How nature ate up grace

March 8, 2007 at 9:25 pm Leave a comment

A Whirlwind History of Modern Thought, Part I

So I started reading Francis Schaeffer for the first time over the weekend. I quickly discovered it’s my loss that I haven’t gotten to him sooner.

escape.gifI started off with the slim little volume Escape from Reason, which is a brief but incisive critique of the history of modern thought. In it, I was struck by Schaeffer’s opening analysis of Thomas Aquinas and his contribution to the modern way of thinking. Here’s a whirlwind summary:

The first point of note about Aquinas is that he held to an incomplete view of human depravity. He believed that the human will is fallen, but the intellect is not.

If the intellect was not fallen, this opened up the possibility for human reason to become something autonomous, free to work independently of divine revelation in the Bible.

Whereas earlier thinkers had taken for granted that all knowledge and all subjects of study were intimately tied up with Scripture and revelation, Aquinas loosed the various disciplines to become self-sufficient. Reason was free to run off on its own, and the disciplines of philosophy and natural science suddenly became independent from revelation.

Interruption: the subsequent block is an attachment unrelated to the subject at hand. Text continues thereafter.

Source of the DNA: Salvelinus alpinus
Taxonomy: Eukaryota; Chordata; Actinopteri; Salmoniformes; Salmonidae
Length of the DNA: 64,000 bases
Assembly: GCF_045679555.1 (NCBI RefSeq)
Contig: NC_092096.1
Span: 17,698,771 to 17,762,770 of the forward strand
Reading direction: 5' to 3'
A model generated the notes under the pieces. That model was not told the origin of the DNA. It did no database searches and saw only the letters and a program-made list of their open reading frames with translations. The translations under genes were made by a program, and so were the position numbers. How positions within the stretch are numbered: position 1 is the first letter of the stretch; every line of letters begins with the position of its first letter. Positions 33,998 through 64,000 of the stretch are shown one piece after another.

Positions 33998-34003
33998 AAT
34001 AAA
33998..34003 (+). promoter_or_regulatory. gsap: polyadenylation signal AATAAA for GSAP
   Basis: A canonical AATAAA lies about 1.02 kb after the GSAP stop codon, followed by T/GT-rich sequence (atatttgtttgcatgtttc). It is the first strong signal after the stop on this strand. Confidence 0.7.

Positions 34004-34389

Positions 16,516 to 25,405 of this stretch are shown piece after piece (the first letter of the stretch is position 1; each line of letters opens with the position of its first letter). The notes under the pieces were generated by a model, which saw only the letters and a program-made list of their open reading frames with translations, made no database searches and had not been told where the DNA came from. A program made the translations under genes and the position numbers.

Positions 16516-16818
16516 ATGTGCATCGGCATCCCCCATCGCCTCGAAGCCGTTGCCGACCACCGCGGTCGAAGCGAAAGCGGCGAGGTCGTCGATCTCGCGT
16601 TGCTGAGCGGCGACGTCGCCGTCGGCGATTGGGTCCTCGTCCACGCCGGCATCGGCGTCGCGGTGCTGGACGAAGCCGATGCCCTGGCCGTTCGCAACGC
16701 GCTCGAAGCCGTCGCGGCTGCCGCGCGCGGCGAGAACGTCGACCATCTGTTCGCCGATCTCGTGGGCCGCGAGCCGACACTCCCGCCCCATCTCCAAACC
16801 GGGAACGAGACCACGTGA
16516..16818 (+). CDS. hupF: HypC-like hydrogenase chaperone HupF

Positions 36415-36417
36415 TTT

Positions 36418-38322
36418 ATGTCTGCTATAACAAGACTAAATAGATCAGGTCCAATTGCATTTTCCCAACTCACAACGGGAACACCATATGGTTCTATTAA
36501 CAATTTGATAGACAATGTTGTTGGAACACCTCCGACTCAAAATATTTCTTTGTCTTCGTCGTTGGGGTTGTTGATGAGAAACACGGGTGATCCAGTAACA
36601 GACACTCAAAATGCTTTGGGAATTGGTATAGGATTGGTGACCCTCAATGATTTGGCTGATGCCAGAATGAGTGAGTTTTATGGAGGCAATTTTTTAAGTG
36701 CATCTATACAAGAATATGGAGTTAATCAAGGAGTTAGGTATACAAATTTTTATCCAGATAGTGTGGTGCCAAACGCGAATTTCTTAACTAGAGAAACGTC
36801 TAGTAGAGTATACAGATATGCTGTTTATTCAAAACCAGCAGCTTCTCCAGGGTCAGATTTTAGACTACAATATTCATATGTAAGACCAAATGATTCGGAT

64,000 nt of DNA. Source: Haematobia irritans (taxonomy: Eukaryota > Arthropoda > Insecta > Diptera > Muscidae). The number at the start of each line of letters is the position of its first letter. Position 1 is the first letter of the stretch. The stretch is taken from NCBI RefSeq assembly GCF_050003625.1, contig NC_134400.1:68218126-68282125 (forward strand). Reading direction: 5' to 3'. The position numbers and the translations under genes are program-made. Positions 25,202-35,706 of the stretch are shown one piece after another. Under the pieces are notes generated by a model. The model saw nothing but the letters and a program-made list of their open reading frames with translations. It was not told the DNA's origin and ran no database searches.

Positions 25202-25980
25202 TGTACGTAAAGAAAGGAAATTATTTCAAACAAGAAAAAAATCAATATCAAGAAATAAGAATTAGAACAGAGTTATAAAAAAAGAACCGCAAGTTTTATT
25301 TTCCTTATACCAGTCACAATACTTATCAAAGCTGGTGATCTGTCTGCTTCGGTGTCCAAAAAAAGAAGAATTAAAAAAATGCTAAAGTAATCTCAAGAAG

For Aquinas, theology was still superior to philosophy or natural science. However, the eventual effect of making the various disciplines independent was that theology was excised from philosophy and natural science, with the latter two overpowering the former.

As Schaeffer puts it, nature [i.e. that which is known through reason] began to ‘eat up’ grace [i.e. that which is known through revelation].

So here’s the progression:

Unfallen intellect > Autonomous disciplines > Nature eats up grace

What happened next? Well, that’s the subject of the rest of Schaeffer’s book—and the subject of a follow-up post tomorrow.

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Profile

profile.jpgI am working on my M.A. in Religion at Andrews University in Berrien Springs, Michigan. Besides having a big interest in theology, history, ethics, and the deep stuff of life, I am also very fond of Mediterranean food, snow, and the color red.

Email me: jamie.kiley@gmail.com

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